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tne means of doing it had been within his reach.
Balaam's fears were aroused; and his conscience may have been in some degree awakened. "I have sinned,” said he; for I knew not that thou stoodest in the way against me: now therefore, if: it displease thee, I will get me back again."
What reluctance this worldly-minded and wicked man exhibits, promptly and thoroughly to do his duty! He clings to his idols. How express have been the several declarations of the Almighty against his going to see the king of Moab. Thou shalt not go. Thou shalt not curse. I went out to withstand thee. Thy way is perverse before me. But he cannot abandon the riches and the honors that glitter before his imagination, and inflame his selfish passions. He palliates his conduct, even while acknowledging that he did wrong, in showing such cruelty towards the poor animal which he rode. Yet he makes no confession of his greater guilt, in violating the positive commands of Jehovah." If it displease thee, I will get me back again.” If; if :-Had not the angel just told him that it did ? " Thy way is perverse before me." How can he doubt or hesitate ? He will still go, if only he can be satisfied that his life will not be in danger, nor some terrible judgment overtake him, from that. Being whose power he dreads, while to obey whom he has no disposition.
"He that being often reproved hardeneth his
neck, shall suddenly be destroyed, and that without remedy." Balaam persists in his course. He is again permitted to have his own way, and must abide the consequences.
Go,” said the angel ;"Go with the men : but only the word that I shall speak unto thee that thou shalt speak.”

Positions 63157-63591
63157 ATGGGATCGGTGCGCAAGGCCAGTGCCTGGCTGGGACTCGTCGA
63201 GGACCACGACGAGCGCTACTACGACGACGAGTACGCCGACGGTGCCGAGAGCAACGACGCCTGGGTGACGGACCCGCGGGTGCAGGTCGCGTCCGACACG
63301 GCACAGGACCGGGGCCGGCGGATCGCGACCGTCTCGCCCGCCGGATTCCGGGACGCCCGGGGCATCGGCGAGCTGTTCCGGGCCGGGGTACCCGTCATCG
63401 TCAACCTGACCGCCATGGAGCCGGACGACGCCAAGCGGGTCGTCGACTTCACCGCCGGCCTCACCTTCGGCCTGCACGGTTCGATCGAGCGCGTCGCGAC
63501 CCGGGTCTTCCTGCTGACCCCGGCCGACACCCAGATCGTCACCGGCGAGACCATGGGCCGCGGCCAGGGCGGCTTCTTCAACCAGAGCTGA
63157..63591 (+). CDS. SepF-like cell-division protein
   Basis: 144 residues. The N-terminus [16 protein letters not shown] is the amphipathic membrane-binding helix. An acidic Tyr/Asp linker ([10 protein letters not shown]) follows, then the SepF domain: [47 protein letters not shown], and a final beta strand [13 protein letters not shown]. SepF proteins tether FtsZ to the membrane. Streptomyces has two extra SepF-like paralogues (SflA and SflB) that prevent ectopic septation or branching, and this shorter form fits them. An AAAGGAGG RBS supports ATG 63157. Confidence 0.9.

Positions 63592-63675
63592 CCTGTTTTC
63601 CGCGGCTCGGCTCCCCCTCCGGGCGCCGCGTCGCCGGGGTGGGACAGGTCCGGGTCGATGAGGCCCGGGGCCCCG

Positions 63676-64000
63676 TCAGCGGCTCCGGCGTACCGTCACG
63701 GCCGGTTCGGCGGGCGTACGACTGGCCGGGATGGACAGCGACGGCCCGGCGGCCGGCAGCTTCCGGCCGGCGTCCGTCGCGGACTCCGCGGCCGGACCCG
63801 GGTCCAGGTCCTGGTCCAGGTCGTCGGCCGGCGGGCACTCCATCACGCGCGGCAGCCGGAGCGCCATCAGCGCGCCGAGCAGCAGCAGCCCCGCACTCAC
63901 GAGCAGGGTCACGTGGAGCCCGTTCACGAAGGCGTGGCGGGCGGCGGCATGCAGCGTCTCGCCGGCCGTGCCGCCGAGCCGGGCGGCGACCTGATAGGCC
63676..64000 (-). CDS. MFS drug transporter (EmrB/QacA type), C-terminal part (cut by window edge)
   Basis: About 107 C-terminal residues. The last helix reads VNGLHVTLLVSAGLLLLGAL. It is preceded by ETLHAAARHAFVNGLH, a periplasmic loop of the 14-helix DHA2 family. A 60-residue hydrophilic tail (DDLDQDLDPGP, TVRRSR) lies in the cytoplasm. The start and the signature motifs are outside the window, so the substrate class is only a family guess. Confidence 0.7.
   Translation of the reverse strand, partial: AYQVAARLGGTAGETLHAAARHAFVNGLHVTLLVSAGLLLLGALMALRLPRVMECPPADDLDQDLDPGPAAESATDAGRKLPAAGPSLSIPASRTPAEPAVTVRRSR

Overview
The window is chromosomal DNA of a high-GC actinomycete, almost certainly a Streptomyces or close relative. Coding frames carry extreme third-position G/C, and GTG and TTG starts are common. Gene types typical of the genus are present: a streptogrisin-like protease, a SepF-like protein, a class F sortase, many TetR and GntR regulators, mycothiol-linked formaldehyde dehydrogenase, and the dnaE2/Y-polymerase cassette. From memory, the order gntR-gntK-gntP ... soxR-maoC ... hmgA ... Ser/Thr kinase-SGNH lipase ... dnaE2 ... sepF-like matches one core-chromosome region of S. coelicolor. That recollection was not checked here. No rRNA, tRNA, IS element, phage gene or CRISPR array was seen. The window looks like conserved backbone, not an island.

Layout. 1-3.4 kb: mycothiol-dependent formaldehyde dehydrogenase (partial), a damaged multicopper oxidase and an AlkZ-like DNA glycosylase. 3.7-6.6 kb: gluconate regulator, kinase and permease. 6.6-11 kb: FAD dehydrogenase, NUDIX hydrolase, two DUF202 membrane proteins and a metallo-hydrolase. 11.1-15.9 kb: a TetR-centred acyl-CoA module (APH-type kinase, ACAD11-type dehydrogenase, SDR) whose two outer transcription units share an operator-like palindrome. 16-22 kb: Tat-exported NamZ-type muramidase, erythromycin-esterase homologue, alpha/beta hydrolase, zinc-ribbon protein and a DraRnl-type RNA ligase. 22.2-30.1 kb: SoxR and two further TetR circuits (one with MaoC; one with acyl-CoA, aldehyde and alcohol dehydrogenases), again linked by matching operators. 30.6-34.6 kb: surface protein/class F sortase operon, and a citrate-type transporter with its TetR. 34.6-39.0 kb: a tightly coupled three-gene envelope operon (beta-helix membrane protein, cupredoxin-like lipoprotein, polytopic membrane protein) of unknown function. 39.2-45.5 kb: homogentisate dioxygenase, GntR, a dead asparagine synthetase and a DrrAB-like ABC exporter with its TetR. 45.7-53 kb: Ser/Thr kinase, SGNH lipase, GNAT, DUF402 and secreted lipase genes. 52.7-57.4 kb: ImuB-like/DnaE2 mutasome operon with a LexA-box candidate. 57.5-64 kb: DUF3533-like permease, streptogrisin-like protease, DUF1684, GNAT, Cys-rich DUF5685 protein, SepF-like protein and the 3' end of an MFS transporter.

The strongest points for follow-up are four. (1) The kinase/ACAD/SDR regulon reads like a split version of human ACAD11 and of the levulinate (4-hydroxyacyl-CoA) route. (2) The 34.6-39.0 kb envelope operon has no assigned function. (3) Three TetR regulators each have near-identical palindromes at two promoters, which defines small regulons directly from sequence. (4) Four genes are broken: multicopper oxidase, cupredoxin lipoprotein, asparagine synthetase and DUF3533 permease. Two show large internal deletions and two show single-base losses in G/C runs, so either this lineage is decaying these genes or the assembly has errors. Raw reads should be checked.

Mysterious messenger! The angel of the Lord, and yet giving his injunctions with an underived and divine authority! It must have been a manifestation of Jehovah himself, such as had already appeared to the patriarchs of old, and the same, as we have reason 80 believe, which, in the land of Judea, was God manifest in the flesh, in the person of our Lord and Saviour, Jesus Christ.
Balaam pursued his journey, and Balak hearing of his approach, went out, quite to the borders of his kingdom, to meet him. It was an interview which both had strongly desired. The king of Moab had been so impatient for it, that he could not brook the delay which had taken place. "Did I not earnestly send unto thee,” said he, addressing Balaam, "to call thee ? wherefore camest thou not unto me ? am I not able indeed to promote thee to honor ??!
ther that thus far, at least, the object of our wishes is attained. But still, I have been permitted to come, subject to the will of that Almighty Being whose power is irresistible; who can do with me as he pleases; and before whose vengeance I shudder and tremble. Have I now any power at all to say any thing ? the word that God putteth in my mouth, that shall I speak.”
Thou shalt not curse the people : for they are blessed. Did not this mandate yet ring in the ears of Balaam? He knew how utterly irreconcileable it was with the object for which alone Balak had sent for him, and to accomplish which he was now treating him with such striking marks of respect. Did he hope to have this mandate repealed, or in some way to gratify the wishes of the king, at least so far as to retain his favor, and partake of his bounty?